Gateway to the Future

By Warren Brown, OMI

Sabbatical Program in Jerusalem

The Theme song for the program was Psalm 122.

“I rejoiced when I heard the people saying, Let’s go to the temple of the Lord…

Some might ask what a sabbatical is – A sabbatical is defined as an extended period away from one’s normal assignment: to attend a formal program that will enable one to become more effective in ministry, to experience prayer at a place established for the development of the spiritual life.  After 15 years at the Oblate School of Theology and 12 years on the General Council in Rome, I sincerely looked forward to having time apart to reflect on these past years and grow in my relationship with Jesus.  It was a good point to do this after 40 years of priesthood and almost 45 years of religious life. 

Last year, on finishing my appointment as part of the Central Gov’t of the Oblates as the General Councillor for Canada-United States, I was encouraged and given a chance to take the time.  I joined some of my General Council colleagues, namely Frs. Louis Lougen, Peter Stoll, and Guillaume Muthunda, for the experience of 3 months in Jerusalem.

(L-R) Oblate Fathers Warren Brown, Louis Lougen, Guillaume Muthunda, and Peter Stoll

The program, run by the White Fathers (or the Missionaries of Africa), was from March to May, so we could witness the period from winter to spring, seeing the desert slightly green and then the blooming of all the wildflowers.  Being in the Holy Land during the Lenten and Easter periods in the Liturgy was a very rich experience because Jerusalem and Galilee are the central places of the salvation mystery of Jesus Christ’s ministry, His death, and resurrection.

The program had 3 White Fathers as the team leaders and 18 participants, of which 6 were religious sisters.  The sisters’ presence helped enhance the Liturgy and the general atmosphere.  Most participants were from African countries, which was an important part of the experience in better understanding the African Church context.  As a group, we worked well together, supporting one another.  The program was in English, even though, in some cases, it took a while to understand all the variations of spoken English fully.  Some, understandably, had difficulty understanding my Texan English!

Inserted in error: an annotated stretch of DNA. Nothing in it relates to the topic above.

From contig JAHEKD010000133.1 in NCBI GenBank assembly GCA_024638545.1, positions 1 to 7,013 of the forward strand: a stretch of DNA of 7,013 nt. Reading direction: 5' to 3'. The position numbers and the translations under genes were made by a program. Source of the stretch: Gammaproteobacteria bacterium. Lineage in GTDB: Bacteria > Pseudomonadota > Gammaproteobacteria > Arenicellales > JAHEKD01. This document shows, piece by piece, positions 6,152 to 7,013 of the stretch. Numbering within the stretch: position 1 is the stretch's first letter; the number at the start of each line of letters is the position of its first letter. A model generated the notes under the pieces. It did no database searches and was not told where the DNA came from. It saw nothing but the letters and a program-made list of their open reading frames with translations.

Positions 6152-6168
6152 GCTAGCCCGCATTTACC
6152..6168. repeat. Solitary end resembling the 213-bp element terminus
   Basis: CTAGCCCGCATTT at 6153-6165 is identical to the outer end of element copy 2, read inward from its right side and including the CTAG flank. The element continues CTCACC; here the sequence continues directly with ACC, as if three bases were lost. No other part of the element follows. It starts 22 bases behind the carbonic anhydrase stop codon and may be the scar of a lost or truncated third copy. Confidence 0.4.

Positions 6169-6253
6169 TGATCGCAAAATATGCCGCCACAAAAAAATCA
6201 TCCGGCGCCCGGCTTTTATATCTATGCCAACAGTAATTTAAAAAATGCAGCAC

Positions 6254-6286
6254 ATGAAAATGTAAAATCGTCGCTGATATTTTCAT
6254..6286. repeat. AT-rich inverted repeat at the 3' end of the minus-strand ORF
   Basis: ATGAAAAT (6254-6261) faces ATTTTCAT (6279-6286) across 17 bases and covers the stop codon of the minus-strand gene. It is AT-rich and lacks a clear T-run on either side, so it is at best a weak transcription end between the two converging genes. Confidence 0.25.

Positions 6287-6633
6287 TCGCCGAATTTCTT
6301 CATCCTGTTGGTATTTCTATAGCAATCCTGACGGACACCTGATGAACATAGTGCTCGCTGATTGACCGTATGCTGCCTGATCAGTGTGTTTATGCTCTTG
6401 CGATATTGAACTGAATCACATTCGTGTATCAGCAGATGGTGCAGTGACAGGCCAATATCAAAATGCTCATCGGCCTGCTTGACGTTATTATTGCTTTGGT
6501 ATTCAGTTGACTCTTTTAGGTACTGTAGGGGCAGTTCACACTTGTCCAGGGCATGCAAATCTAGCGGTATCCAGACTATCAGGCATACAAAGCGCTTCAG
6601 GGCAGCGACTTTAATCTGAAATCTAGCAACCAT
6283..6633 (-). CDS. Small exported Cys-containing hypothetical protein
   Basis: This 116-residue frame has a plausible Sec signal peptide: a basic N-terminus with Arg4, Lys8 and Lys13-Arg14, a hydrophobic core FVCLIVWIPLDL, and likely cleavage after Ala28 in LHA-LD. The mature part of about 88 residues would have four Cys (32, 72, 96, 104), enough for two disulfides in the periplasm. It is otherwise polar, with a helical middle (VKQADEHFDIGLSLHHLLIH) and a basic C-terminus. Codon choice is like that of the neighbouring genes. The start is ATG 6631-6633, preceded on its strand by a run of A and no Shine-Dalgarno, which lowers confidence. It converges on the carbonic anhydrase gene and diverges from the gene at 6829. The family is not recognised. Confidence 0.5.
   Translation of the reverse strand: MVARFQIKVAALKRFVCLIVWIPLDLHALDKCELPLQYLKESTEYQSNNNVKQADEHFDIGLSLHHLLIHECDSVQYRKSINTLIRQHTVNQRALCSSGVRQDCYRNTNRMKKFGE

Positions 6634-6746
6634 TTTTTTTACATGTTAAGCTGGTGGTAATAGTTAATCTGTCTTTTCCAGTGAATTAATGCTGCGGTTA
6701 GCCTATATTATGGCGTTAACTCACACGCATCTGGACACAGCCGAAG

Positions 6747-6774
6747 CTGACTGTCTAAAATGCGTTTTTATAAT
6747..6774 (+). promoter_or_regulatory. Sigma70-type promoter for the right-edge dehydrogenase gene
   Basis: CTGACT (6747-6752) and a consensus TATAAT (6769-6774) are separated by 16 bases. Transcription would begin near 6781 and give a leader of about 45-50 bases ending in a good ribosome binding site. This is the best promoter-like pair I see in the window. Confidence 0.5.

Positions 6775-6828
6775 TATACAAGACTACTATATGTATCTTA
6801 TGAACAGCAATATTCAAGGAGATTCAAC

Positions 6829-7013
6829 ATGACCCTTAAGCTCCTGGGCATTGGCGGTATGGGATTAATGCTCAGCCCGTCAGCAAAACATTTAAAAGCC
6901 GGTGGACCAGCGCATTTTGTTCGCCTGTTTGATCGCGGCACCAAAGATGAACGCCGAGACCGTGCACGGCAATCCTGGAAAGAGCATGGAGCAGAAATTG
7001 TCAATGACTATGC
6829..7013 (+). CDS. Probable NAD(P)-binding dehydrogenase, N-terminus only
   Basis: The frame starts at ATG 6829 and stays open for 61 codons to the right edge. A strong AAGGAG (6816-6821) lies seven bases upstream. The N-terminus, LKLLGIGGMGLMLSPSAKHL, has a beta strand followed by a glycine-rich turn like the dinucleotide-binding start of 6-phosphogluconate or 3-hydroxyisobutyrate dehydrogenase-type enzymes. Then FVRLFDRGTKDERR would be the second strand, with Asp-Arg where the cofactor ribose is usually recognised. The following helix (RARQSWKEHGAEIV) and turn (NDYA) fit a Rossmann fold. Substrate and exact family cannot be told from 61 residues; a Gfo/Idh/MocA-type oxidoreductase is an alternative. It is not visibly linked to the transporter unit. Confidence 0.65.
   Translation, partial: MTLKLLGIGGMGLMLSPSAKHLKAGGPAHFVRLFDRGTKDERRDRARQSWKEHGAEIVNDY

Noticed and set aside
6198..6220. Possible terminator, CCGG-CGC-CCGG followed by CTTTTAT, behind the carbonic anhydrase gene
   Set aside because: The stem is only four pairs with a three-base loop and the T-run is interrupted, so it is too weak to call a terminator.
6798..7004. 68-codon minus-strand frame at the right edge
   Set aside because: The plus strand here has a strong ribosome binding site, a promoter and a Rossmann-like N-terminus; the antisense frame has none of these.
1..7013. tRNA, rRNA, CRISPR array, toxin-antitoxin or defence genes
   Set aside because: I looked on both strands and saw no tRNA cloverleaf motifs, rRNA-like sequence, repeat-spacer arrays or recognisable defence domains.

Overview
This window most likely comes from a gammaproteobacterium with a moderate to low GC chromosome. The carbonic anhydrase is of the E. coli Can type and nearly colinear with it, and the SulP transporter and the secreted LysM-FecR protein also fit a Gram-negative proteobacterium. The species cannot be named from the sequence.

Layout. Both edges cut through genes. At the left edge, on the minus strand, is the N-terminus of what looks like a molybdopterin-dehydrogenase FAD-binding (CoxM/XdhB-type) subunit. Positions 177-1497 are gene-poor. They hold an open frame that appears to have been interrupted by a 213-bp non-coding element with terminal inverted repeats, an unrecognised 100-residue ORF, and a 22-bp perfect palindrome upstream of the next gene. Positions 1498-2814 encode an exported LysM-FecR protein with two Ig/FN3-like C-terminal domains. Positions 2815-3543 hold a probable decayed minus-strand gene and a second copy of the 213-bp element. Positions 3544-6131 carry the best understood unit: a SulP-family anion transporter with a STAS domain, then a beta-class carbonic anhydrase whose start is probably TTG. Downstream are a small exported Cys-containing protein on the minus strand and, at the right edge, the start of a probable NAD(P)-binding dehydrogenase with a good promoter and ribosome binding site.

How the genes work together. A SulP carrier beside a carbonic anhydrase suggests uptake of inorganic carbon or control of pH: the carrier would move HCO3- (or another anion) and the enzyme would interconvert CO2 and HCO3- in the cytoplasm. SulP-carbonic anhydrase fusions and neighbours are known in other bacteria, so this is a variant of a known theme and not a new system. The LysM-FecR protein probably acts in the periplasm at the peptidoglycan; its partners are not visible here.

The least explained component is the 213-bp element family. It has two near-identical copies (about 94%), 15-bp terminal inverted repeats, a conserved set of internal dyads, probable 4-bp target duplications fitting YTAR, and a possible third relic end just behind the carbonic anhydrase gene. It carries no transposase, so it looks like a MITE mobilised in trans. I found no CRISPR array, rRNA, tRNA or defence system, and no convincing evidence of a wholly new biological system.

My expectation for this program was to follow Jesus’s steps and life and deepen my relationship with Him.  During the three months, I surpassed these expectations by visiting many places in Israel, visiting many Old and New Testament sites.  One of the White Fathers was particularly knowledgeable about the history and culture of the Bible and served as an excellent guide.   The program had 3 phases: introduction, visiting the sites, and finally, the 30-day retreat based on the Ignatian exercises.

(A lot of walking!  Oh, my knees!!!)

We stayed in the Muslim section of the old city of Jerusalem, namely, at St Anne’s Basilica and the pools of Bethesda.  This place was so central as it was at the Lion’s Gate and the beginning of the via Dolorosa, the traditional Way of the Cross leading to the Basilica of the Holy Sepulchre.  The church of St. Anne’s had special meaning for me, as my home parish in Midland was St. Ann’s.  Also, it had special meaning for us as Oblates, as the Crusades-era Basilica was built on a traditional site for the birth of Mary.  The Pools of Bethesda are one of the more authentic sites from the New Testament of Jesus’ ministry, where the healing of a paralytic by Jesus took place, mentioned in the 5th Chapter of John.  One could feel that the Lord was alive and present at that place even today. 

It was truly a privilege and a great blessing to experience such an extended time in the Holy Land.  The program had a well-balanced schedule with free time as well.  We received many experiences and materials that still need to be digested and implemented in our lives.  We were challenged and stretched and finally sent out as messengers of Peace for Jerusalem.